Sabans turned out in droves Friday to see King Willem-Alexander and Queen Máxima, who graced the island with their presence during the 2017 Saba Day celebrations.
Traditionally, the Saba Day celebrations are opened with an ecumenical church service, and this year’s 42nd edition was no exception.
After attending the service, which was held at Christ Church in The Bottom, the royal couple led a procession to the Governor’s residence, accompanied by Island Governor Jonathan Johnson and State Secretary of Home Affairs and Kingdom Relations Raymond Knops.
After the hoisting of the Saba flag by the Island Governor and the singing of the flag song a cultural presentation was made to the visiting royals and guests on the grounds of the Governor’s residence.
The presentation focused on Saba’s culture and diversity and consisted of a teen quadrille dance, contemporary dance by Child Focus, and presentations by Sacred Heart School, life programme Skit and Friends of the Senior Citizens of Saba.
King Willem-Alexander addressed the crowd and thanked Saba for a “warm and heartfelt reception.” He visited Saba for the first time in 1987 when he was crown prince. Saba has become a part of his life since then, he said.
In their speeches, Governor Johnson and Commissioners Rolando Wilson and Bruce Zagers all referred to the island’s resilience in bouncing back so quickly after it was hit by two major hurricanes, Irma and Maria, in September. They all expressed their pride in the island’s quick recovery due to its residents who had come out to clean up and restore normalcy.
“Saba still going strong,” was the motto for this year’s Saba Day. Commissioner Wilson did not forget to thank the Dutch Marines and sister islands Curaçao and Aruba for their support. “And we are enormously grateful to the Dutch Government for assistance,” said Wilson.
Commissioner Zagers said that in making financial means available and in showing support in Saba’s recovery the Dutch Government had proven to be a trustworthy partner.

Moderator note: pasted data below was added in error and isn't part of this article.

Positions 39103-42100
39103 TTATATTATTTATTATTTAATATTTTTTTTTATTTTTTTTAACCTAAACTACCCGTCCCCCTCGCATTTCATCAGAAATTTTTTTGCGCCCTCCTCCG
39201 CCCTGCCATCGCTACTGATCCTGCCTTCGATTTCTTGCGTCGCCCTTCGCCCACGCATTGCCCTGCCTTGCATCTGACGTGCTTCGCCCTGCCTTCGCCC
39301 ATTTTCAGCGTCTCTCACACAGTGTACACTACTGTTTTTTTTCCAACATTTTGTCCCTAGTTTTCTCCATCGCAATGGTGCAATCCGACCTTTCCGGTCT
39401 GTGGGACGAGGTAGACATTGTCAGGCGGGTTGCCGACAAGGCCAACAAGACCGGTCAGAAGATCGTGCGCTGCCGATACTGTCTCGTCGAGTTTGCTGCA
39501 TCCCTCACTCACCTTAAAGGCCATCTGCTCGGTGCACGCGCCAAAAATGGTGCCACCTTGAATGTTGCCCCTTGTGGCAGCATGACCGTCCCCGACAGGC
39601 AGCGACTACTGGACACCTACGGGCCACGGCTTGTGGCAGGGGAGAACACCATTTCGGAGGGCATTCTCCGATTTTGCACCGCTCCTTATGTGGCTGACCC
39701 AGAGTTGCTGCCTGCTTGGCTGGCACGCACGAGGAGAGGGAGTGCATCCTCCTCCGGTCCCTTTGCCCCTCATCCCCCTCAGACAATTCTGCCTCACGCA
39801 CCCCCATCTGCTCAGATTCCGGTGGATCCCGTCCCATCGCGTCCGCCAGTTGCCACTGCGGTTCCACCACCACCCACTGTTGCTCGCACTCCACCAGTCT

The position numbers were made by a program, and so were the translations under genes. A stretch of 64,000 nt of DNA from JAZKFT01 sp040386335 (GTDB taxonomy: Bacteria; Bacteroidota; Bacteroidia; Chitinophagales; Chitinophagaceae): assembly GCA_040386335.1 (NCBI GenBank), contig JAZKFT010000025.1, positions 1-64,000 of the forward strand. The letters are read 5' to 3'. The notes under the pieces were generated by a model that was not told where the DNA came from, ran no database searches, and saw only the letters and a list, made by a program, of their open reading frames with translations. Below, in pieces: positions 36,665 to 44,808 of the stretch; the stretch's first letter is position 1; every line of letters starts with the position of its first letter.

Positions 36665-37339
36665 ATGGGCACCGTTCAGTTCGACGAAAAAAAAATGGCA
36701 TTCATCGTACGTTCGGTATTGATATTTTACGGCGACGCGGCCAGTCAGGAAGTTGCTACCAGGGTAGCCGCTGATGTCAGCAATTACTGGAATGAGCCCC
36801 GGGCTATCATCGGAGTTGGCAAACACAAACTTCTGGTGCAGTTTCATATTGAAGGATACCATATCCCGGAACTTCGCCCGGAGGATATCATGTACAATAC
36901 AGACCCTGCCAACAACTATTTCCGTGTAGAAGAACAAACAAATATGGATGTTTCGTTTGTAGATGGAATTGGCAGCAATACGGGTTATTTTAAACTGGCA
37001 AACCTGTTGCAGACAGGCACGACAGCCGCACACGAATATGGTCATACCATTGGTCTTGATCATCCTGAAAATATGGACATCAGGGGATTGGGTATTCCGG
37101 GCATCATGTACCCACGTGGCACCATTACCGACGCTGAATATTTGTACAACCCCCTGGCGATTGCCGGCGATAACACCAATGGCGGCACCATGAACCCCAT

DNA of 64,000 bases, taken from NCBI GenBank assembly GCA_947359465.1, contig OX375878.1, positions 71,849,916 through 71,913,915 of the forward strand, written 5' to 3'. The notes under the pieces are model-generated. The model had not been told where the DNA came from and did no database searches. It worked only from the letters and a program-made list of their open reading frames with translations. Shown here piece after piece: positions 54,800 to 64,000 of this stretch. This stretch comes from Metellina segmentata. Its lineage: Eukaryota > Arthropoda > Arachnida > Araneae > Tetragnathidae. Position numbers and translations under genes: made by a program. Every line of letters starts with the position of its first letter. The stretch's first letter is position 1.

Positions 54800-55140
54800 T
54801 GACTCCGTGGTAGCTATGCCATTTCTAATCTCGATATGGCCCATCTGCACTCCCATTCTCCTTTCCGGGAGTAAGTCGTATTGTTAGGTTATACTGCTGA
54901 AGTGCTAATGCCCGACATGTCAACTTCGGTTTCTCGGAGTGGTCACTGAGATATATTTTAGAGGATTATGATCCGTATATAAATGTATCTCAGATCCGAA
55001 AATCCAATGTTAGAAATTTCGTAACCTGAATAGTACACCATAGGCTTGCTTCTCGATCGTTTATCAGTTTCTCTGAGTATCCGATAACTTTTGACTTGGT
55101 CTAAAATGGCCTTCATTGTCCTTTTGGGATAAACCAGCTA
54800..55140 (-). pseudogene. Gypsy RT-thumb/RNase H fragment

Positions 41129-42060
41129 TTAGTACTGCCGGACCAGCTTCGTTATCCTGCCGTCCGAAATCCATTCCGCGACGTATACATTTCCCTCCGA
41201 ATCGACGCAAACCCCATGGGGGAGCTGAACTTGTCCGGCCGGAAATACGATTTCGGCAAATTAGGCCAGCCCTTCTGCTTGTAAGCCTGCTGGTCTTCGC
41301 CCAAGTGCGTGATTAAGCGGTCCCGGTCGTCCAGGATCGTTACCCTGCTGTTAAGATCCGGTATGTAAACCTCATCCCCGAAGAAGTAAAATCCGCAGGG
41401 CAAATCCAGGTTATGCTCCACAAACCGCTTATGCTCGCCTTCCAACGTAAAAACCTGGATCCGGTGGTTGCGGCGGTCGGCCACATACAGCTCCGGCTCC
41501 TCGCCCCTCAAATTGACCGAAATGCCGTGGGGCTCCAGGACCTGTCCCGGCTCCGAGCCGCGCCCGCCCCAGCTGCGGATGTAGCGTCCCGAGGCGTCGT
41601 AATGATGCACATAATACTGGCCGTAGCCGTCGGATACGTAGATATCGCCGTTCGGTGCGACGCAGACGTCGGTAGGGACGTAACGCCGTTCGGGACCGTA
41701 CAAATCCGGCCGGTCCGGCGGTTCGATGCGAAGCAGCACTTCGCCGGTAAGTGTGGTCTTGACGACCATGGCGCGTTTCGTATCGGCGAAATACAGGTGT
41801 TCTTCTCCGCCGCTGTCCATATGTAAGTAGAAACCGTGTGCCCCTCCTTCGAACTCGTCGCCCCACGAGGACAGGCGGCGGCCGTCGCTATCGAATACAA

These words led to warm applause by the audience, followed by cheers after Zagers said that still much needs to be done to improve the lives of Sabans, such as an increase in the minimum wage, benefits and salaries.
As the Saba Day tradition has it, awards are handed out to Sabans who have made their mark. This year, Commissioner Wilson handed out awards to former Commissioner/Acting Island Governor/Member of Parliament Roy Smith and to the owners and staff of The Edge ferry, who have serviced Saba for 25 years. Other awards went to Sacred Heart Church stalwart Ronald Simmons and to former elementary school teacher Lucille Johnson.
After the King and Queen, with the assistance of Governor Johnson and Commissioner Wilson, had cut an enormous cake in the form of Saba’s flag, a bust of William “Will” Stanley Johnson was unveiled in front of the Government Administration Building.
The bust honouring the long-time politician, island historian and chronicler was made by sculptor Michael Maghiro and commissioned by Member of Parliament in St. Maarten Theo Heyliger.
After lunch, the royals attended a presentation by Saba Conservation Foundation at Queen’s Gardens Resort about nature conservation and the protection of coral reefs in particular.
In showing their support for the ailing dive industry in Saba and St. Eustatius, the King and Queen made a dive at Saba Bank. They ended their Saba Day visit with an informal dinner at Tropics Café.
King Willem-Alexander and Queen Máxima will leave for St. Maarten today, Saturday. They will arrive at Princess Juliana International Airport SXM at 10:00am. After a short welcome by Governor Eugene Holiday, the King and Queen will visit several locations on the island.
The Daily Herald.